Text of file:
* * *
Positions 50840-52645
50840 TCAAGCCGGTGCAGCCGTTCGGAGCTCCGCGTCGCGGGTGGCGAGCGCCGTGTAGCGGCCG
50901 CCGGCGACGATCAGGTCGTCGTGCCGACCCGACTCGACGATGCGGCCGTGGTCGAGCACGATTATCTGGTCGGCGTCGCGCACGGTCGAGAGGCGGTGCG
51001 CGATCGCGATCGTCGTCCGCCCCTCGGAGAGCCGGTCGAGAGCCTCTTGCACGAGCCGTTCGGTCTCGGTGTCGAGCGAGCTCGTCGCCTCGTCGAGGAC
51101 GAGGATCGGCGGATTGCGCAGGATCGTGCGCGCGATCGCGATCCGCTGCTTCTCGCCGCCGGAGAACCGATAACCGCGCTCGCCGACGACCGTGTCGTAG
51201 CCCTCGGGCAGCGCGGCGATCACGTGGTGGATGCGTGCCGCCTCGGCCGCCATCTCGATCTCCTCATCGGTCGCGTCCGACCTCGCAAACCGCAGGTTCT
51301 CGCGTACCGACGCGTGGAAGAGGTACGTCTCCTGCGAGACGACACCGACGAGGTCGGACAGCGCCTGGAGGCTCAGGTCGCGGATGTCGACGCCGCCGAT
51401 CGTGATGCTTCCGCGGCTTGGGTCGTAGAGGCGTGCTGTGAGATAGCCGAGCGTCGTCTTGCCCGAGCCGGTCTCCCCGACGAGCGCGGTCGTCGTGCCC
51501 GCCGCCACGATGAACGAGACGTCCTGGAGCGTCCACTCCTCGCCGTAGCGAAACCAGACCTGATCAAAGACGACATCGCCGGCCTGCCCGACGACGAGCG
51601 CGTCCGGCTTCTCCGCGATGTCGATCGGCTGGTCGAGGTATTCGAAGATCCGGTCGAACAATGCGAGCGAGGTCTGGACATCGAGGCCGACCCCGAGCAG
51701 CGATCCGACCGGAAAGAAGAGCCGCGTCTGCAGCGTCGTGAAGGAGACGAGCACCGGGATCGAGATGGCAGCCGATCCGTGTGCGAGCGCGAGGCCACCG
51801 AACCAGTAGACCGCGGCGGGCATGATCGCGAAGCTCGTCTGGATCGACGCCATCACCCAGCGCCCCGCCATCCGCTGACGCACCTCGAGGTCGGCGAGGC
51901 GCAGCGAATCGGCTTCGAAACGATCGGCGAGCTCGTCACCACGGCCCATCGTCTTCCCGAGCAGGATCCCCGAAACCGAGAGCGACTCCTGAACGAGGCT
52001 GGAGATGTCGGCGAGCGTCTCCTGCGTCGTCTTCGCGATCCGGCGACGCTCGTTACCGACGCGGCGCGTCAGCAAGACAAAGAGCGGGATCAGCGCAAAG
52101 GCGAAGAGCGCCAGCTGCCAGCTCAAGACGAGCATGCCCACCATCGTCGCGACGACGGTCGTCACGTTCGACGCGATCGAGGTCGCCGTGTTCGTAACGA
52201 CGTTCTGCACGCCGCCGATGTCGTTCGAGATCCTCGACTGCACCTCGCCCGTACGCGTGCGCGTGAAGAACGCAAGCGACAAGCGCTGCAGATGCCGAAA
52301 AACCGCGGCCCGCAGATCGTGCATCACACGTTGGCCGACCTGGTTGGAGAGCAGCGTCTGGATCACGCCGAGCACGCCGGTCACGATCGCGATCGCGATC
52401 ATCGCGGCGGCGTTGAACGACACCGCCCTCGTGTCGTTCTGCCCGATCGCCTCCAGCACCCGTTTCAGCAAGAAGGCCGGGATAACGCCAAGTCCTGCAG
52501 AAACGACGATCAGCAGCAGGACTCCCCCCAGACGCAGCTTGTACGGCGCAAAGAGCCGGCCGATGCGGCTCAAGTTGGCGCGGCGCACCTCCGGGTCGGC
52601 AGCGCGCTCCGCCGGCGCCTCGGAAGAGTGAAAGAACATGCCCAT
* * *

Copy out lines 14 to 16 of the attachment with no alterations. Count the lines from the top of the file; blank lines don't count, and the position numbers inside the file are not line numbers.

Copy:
52001 GGAGATGTCGGCGAGCGTCTCCTGCGTCGTCTTCGCGATCCGGCGACGCTCGTTACCGACGCGGCGCGTCAGCAAGACAAAGAGCGGGATCAGCGCAAAG
52101 GCGAAGAGCGCCAGCTGCCAGCTCAAGACGAGCATGCCCACCATCGTCGCGACGACGGTCGTCACGTTCGACGCGATCGAGGTCGCCGTGTTCGTAACGA
52201 CGTTCTGCACGCCGCCGATGTCGTTCGAGATCCTCGACTGCACCTCGCCCGTACGCGTGCGCGTGAAGAACGCAAGCGACAAGCGCTGCAGATGCCGAAA